Tuesday, April 28, 2009

Tortured Reality

Andrew Sullivan links to Craig Murray, former British ambassador to Uzbekistan, who has this to say about torture based on the Uzbekistani version:

In gathering evidence from victims of torture, we built a consistent picture of the narrative which the torturers were seeking to validate from confessions under torture. They sought confessions which linked domestic opposition to President Karimov with Al-Qaida and Osama Bin Laden; they sought to exaggerate the strength of the terrorist threat in Central Asia. People arrested on all sorts of pretexts – (I recall one involved in a dispute over ownership of a garage plot) suddenly found themselves tortured into confessing to membership of both the Islamic Movement of Uzbekistan (IMU) and Al-Qaida. They were also made to confess to attending Al-Qaida training camps in Tajikistan and Afghanistan. In an echo of Stalin’s security services from which the Uzbek SNB had an unbroken institutional descent, they were given long lists of names of people they had to confess were also in IMU and Al-Qaida.

It became obvious to me after just a few weeks that the CIA material from Uzbekistan was giving precisely the same narrative being extracted by the Uzbek torturers – and that the CIA “intelligence” was giving information far from the truth.

I was immediately concerned that British ministers and officials were being unknowingly exposed to material derived from torture, and therefore were acting illegally.
This dimension of torture is worth a reminder, perhaps especially in the context of "it works" claims... From a post here at Phronesisaical, October 15, 2006:
From the early Middle Ages to the 18th Century, those who were accused of being witches were tortured and thrown on the stake. Not, however, before being forced to give up another name of another witch, and not before having been tortured into explaining reality from the metaphysics of witchdom.

See, one of the accusations made against witches was that they determined the weather - more precisely, bad weather. Lightning, thunderstorms, high winds, were all the doing of witches. For a seafaring age, this influence had economic and political importance as well. When witches were tortured, they were forced to confess their dark manipulations of the weather.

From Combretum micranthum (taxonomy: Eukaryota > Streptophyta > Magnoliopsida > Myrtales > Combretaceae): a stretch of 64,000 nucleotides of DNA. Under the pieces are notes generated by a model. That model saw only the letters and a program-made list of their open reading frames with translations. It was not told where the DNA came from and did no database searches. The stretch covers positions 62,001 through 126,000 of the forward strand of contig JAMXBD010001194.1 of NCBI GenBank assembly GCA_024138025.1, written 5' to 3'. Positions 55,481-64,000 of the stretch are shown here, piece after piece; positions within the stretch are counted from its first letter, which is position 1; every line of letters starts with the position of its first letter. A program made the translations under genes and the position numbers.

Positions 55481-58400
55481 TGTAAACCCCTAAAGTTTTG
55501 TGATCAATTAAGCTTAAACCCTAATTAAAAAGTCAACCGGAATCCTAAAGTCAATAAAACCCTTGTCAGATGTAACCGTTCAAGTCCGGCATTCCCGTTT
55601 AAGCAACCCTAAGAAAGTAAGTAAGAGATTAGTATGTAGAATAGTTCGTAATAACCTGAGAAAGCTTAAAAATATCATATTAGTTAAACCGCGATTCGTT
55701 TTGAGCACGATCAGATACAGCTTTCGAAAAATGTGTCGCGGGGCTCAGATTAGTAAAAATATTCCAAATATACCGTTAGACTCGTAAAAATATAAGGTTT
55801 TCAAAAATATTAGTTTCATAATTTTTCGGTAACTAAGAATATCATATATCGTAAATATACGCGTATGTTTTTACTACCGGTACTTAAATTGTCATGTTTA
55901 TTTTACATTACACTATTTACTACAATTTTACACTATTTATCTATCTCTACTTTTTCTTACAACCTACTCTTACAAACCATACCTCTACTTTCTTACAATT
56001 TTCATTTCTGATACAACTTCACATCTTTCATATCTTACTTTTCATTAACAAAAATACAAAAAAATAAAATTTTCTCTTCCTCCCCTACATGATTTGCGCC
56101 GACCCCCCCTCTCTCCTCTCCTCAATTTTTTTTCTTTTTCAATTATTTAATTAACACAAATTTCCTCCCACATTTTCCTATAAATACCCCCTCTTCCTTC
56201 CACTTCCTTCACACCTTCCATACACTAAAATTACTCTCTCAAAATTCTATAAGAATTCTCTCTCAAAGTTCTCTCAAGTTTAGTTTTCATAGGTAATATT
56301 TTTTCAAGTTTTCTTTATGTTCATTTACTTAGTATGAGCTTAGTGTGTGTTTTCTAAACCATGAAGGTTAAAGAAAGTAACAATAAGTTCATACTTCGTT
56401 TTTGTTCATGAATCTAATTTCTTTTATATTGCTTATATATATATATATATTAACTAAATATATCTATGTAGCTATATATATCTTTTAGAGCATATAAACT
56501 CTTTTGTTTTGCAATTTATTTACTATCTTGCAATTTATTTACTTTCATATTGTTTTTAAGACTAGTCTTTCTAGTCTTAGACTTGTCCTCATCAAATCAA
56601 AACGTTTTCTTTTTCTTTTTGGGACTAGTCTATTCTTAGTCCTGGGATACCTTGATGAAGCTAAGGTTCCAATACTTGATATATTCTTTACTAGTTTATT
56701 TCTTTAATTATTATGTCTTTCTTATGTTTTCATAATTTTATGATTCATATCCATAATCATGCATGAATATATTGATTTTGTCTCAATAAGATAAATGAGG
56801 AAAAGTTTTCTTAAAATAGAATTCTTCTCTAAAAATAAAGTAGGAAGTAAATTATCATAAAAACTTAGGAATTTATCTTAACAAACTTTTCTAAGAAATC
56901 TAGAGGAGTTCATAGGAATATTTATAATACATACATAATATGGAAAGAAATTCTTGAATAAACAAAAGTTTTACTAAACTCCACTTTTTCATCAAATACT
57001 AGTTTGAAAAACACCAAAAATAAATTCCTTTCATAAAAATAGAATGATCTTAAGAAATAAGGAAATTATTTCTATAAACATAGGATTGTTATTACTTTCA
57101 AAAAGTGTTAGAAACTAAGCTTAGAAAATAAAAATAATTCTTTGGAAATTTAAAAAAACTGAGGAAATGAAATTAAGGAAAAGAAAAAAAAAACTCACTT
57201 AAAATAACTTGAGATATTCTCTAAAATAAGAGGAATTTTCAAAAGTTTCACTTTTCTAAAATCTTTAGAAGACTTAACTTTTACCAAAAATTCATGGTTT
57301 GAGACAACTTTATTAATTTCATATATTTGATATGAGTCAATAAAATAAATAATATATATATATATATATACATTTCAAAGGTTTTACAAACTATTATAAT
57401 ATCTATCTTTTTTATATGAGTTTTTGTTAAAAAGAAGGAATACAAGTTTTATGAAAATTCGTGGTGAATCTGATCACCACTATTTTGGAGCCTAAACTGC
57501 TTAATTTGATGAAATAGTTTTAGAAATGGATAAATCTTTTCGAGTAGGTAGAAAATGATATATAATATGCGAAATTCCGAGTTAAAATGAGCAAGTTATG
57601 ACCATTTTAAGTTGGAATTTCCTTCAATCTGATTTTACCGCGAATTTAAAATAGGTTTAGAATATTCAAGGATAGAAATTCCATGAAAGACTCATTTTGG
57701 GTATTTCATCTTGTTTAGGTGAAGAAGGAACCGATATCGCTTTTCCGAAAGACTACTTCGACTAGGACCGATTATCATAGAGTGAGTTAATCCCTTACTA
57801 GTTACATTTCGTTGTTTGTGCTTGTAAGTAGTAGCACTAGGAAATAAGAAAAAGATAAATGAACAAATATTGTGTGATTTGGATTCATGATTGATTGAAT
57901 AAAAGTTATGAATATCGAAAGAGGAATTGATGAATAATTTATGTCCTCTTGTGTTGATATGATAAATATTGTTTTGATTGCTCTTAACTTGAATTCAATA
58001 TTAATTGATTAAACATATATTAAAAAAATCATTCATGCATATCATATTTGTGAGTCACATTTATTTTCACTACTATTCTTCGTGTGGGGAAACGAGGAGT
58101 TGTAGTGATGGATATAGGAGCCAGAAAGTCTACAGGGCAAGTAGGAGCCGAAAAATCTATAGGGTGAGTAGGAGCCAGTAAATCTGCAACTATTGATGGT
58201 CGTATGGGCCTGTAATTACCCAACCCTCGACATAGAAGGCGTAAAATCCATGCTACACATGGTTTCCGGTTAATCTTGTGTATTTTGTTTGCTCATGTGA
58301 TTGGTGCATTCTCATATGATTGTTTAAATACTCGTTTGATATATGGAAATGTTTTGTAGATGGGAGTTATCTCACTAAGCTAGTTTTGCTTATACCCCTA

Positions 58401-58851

Under torture, of course, one will say anything. This requires that the institution and "triangulation" of torture (and political torture is always institutionalized) engage in the practice broadly so that someone, sometime will surrender useful information out of all the desperate misinformation. In saying anything - perhaps, in the delirium of torture, even believing it - the accused witches would provide the most fantastic stories about their devilish manipulation of the weather. These were stories constructed not only from mere fantasy, but from dreamlike contradictions and paradoxes. So, one tortured story went, the nefarious coven rowed out to sea in a sieve to conjure storms against the king's ships bringing them near the dangerous, wave-strewn rocks.

Various scholars during the period attempted to explain that witches were unlikely to be the source of foul weather. But these scholars risked their own fate on the stake, and, in fact, many were doomed as heretics over the centuries. Notice that, then, the reality of weather was explained through a fantastical delirium that confirmed the mythical suspicions of church and political rulers. Fantasy confirmed fantasy through the abused and uncontrolled imagination of torture and, hence, became reality. Apart from the political uses of torture and the stake, the delirium of the witch became, in effect, the science of weather, something which, to this day, lies beyond fully accurate scientific prediction and technological control.

This is what is at stake in the current institutionalization, the precipice, of torture: the very nature of reality.

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